"Not at all -- she's a delightful child." I said, suddenly realizing that I meant what I had just said.

"Wendy died last week, Mr. Peterson. She had leukemia. Maybe she didn't tell you."

Struck dumb, I groped for a chair. I had to catch my breath.

"She loved this beach, so when she asked to come, we couldn't say no. She seemed so much better here and had a lot of what she called happy days. But the last few weeks, she declined rapidly..." Her voice faltered, "She left something for you, if only I can find it. Could you wait a moment while I look?"

I nodded stupidly, my mind racing for something to say to this lovely young woman. She handed me a smeared envelope with "MR. P" printed in bold childish letters. Inside was a drawing in bright crayon hues -- a yellow beach, a blue sea, and a brown bird. Underneath was carefully printed:


Tears welled up in my eyes, and a heart that had almost forgotten to love opened wide. I took Wendy's mother in my arms. "I'm so sorry, I'm so sorry, I'm so sorry," I uttered over and over, and we wept together. The precious little picture is framed now and hangs in my study. Six words -- one for each year of her life -- that speak to me of harmony, courage, and undemanding love.

A gift from a child with sea blue eyes and hair the color of sand -- who taught me the gift of love.

NOTE: This is a true story sent out by Robert Peterson. It happened over 20 years ago and the incident changed his life forever. It serves as a reminder to all of us that we need to take time to enjoy living and life and each other. The price of hating other human beings is loving oneself less.

Life is so complicated, the hustle and bustle of everyday traumas can make us lose focus about what is truly important or what is only a momentary setback or crisis.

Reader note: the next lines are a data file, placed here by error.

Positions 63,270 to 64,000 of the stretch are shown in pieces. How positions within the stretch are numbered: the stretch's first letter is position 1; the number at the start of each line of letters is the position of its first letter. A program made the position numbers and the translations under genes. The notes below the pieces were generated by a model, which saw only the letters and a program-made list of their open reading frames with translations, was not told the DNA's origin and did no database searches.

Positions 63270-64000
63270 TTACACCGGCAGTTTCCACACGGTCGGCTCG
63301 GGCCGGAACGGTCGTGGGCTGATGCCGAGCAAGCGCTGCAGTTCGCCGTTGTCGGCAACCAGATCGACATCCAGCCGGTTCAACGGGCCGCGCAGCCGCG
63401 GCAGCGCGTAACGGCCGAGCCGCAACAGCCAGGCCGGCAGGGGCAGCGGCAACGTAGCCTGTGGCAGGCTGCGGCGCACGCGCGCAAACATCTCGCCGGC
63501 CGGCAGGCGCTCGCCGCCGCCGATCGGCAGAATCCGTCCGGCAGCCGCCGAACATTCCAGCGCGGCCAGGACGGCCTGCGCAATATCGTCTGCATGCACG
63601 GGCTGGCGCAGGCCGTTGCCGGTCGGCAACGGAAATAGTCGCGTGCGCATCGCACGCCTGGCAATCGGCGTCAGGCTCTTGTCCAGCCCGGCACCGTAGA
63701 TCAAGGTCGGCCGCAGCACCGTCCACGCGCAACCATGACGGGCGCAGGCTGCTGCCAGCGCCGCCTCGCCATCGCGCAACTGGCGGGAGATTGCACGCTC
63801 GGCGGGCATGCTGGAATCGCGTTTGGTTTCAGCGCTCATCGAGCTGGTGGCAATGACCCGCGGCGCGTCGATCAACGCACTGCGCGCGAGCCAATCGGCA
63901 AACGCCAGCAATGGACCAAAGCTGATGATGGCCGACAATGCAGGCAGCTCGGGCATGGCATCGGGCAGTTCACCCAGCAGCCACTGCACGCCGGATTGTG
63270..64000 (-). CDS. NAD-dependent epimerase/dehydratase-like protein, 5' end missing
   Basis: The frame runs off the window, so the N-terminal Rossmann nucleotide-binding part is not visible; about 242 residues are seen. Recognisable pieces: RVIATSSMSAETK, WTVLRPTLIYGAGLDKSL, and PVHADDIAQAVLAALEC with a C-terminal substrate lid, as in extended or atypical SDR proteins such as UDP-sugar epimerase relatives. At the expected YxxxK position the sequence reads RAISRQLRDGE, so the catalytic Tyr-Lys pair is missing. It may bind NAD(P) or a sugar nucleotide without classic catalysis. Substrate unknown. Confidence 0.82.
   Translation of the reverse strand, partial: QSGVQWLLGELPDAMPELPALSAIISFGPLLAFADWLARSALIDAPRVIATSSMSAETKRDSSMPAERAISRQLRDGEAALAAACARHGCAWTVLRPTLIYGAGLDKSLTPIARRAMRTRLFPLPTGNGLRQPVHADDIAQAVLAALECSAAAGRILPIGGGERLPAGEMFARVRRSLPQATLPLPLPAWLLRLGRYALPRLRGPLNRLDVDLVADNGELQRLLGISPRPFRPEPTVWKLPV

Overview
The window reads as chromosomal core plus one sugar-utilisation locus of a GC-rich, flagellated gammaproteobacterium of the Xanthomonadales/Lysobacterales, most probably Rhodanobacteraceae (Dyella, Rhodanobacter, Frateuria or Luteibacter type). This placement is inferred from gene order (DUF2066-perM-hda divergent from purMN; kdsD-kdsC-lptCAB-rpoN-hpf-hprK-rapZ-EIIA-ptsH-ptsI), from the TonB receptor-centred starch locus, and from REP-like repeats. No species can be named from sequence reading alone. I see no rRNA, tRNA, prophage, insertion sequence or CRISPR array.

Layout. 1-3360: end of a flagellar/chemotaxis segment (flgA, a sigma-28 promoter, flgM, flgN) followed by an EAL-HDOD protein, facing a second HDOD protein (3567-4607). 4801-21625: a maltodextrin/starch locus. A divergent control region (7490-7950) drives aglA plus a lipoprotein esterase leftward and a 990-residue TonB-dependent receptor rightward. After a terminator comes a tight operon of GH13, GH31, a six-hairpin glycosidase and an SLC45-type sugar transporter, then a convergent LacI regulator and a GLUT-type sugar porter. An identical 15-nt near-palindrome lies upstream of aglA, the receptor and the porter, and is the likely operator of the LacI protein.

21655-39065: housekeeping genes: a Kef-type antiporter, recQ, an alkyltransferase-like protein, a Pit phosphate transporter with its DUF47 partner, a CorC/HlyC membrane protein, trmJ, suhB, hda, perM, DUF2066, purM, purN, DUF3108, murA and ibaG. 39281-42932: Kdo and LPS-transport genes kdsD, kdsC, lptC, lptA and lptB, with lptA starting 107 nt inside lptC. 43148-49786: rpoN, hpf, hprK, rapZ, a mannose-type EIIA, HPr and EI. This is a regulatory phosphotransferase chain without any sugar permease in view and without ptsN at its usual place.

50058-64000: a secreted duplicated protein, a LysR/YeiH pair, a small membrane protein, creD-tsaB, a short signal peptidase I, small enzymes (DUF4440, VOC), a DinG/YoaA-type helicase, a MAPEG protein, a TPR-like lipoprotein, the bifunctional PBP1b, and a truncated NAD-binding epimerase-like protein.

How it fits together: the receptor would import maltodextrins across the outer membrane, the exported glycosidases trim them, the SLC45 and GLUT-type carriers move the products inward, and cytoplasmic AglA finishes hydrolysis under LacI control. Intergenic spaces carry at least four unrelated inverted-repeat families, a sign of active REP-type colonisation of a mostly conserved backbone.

This week, be sure to give your loved ones an extra hug, and by all means, take a moment... even if it is only ten seconds, to stop and smell the roses.

This comes from someone's heart, and is read with many and now I share it with you...

Wednesday, May 24, 2006


Eu quero amar, amar perdidamente!
Amar só por amar: Aqui...além...
Mais Este e Aquele, o Outro e toda a gente
Amar!Amar!E não amar ninguém!

Prender ou desprender?É mal?É bem?
Quem disser que se pode amar alguém
Durante a vida inteira é porque mente!

Há uma Primavera em cada vida:
É preciso cantá-la assim florida,
Pois se Deus nos deu voz, foi pra cantar!

E se um dia hei-de ser pó,cinza e nada
Que seja a minha noite uma alvorada,
Que me saiba perder... pra me encontrar...

"Amar" de Florbela Espanca

Monday, May 22, 2006

Please don't drink and drive!!!!!!!!


I went to a party,
And remembered what you said.
You told me not to drink,
Mom,So I had a sprite instead.

I felt proud of myself,
The way you said I would,
That I didn't drink and drive,
Though some friends said I should.

I made a healthy choice,
And your advice to me was right.
The party finally ended,
And the kids drove out of sight.

I got into my car,
Sure to get home in one piece.
I never knew what was coming,
Mom,Something I expected least.

Now I'm lying on the pavement,
And I hear the policeman say,
The kid that caused this wreck was drunk,
Mom, his voice seems far away.

My own blood's all around me,
As I try hard not to cry.
I can hear the paramedic say,
This girl is going to die.

I'm sure the guy had no idea,
While he was flying high.
Because he chose to drink and drive,
Now I would have to die.

So why do people do it, Mom
Knowing that it ruins lives?
And now the pain is cutting me,
Like a hundred stabbing knives.

Tell sister not to be afraid, Mom
Tell daddy to be brave.
And when I go to heaven,
Put "Mommy's Girl" on my grave.